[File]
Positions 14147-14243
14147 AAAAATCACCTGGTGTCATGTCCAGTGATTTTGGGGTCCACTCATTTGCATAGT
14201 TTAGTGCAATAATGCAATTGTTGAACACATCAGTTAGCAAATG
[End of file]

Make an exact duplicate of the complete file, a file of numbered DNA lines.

Positions 14147-14243
14147 AAAAATCACCTGGTGTCATGTCCAGTGATTTTGGGGTCCACTCATTTGCATAGT
14201 TTAGTGCAATAATGCAATTGTTGAACACATCAGTTAGCAAATG